The ongoing saga of the American Tradition Institute versus the University of Virginia moved forward this week with filing of the arguments of the parties on the central issues of the case. The legal arguments are shaping up to be all about academic freedom and less about whether the University can exempt the Michael Mann emails.

Under its primary argument under the Freedom of Information Act, the only emails the University can withhold are those that were produced or collected in the conduct of or as a result of study or research where such data records or information has not been publicly released, published, copyrighted or patented. A careful examination of the 31 emails placed before the court as “exemplars” of the 12,000 emails show that all but two of them reference research in some manner and of these 25 actually contain data, records or information produced or collected in the conduct of study or research.

Comparing those emails against Mann’s professional papers, ATI found that in every case, the data or information had long been released through publication. Facing this situation, the University has only one refuge – to claim academic freedom. Their argument is quite simple and quite wrong. They argue that release of the emails would chill academic discussions and those discussions are protected speech under the first amendment. They are joined in this argument by Michael Mann and in a separate amicus brief filed by the American Association of University Professors.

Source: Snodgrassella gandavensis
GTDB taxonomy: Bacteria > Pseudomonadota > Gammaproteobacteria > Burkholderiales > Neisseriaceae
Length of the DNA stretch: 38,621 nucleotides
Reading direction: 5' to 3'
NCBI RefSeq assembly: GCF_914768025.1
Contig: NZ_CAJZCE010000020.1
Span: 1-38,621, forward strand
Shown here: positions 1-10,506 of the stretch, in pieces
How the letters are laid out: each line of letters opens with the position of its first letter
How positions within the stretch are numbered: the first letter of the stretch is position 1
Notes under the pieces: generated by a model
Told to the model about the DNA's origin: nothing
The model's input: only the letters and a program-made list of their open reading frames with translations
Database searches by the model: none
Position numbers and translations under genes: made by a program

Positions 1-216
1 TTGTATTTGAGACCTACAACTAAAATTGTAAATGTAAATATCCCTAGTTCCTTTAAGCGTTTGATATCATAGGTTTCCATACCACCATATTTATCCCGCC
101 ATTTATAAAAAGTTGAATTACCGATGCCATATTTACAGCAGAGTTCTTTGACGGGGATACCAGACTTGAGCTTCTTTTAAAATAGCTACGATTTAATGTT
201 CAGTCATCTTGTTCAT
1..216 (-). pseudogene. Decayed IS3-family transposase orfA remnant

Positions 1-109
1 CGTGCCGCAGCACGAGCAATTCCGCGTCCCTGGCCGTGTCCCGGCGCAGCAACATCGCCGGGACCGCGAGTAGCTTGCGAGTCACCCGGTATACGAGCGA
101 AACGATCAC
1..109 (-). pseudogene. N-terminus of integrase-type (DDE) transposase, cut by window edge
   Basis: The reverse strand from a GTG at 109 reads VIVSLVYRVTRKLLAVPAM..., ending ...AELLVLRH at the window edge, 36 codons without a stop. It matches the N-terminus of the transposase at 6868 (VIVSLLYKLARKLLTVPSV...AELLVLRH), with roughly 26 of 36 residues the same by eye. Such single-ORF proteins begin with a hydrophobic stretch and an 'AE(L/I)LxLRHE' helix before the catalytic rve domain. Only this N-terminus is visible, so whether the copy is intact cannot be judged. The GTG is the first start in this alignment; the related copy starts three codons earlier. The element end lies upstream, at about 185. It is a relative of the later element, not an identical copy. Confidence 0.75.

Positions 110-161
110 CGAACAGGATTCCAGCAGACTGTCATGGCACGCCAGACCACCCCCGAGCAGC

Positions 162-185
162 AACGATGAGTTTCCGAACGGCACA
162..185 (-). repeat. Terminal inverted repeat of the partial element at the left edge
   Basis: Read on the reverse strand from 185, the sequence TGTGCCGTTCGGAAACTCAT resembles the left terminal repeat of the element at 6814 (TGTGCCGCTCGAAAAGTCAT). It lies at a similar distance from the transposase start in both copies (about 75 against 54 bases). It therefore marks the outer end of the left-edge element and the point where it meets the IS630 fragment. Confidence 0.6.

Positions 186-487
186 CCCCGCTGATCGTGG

Here is the central question the court will face – does the First Amendment right to free speech in a public forum trump the right of citizens to see communications made by a public employee conducting government business. Because all but possibly one ambiguous email was made by a public employee in the conduct of public business, the First Amendment is not applicable. This is old, settled law: See, United States v. National Treasury Employees Union, 513 U.S. 454, 465 (1995) (speech on an issue unrelated to the speaker’s employment duties is protected speech, but where the speech is by an employee in his capacity as an employee on an issue involving their duties, the speech does not meet the Pickering threshold test.); and, Holland v. Rimmer, 25 F.3d 1251, 1254-55 & n.11 (4th Cir. 1994).

Lead Counsel for ATI, David Schnare, explained, “There have been few careful analyses of the Constitutional protections of Academic Freedom. Where the court has looked carefully, the First Amendment has never been found to offer any protection greater than that afforded any citizen.” He continued, “This case will tear down much of the opaque mystic university faculty have raised around their activities. It will give citizens the opportunity to monitor their university employees, something clearly needed in the climate debate.”

The ATI brief raises many more arguments showing why the University has no First Amendment rights under the banner of academic freedom. The Court will hear the parties arguments in a hearing on September 17th.

July 26, 2012


– See more at: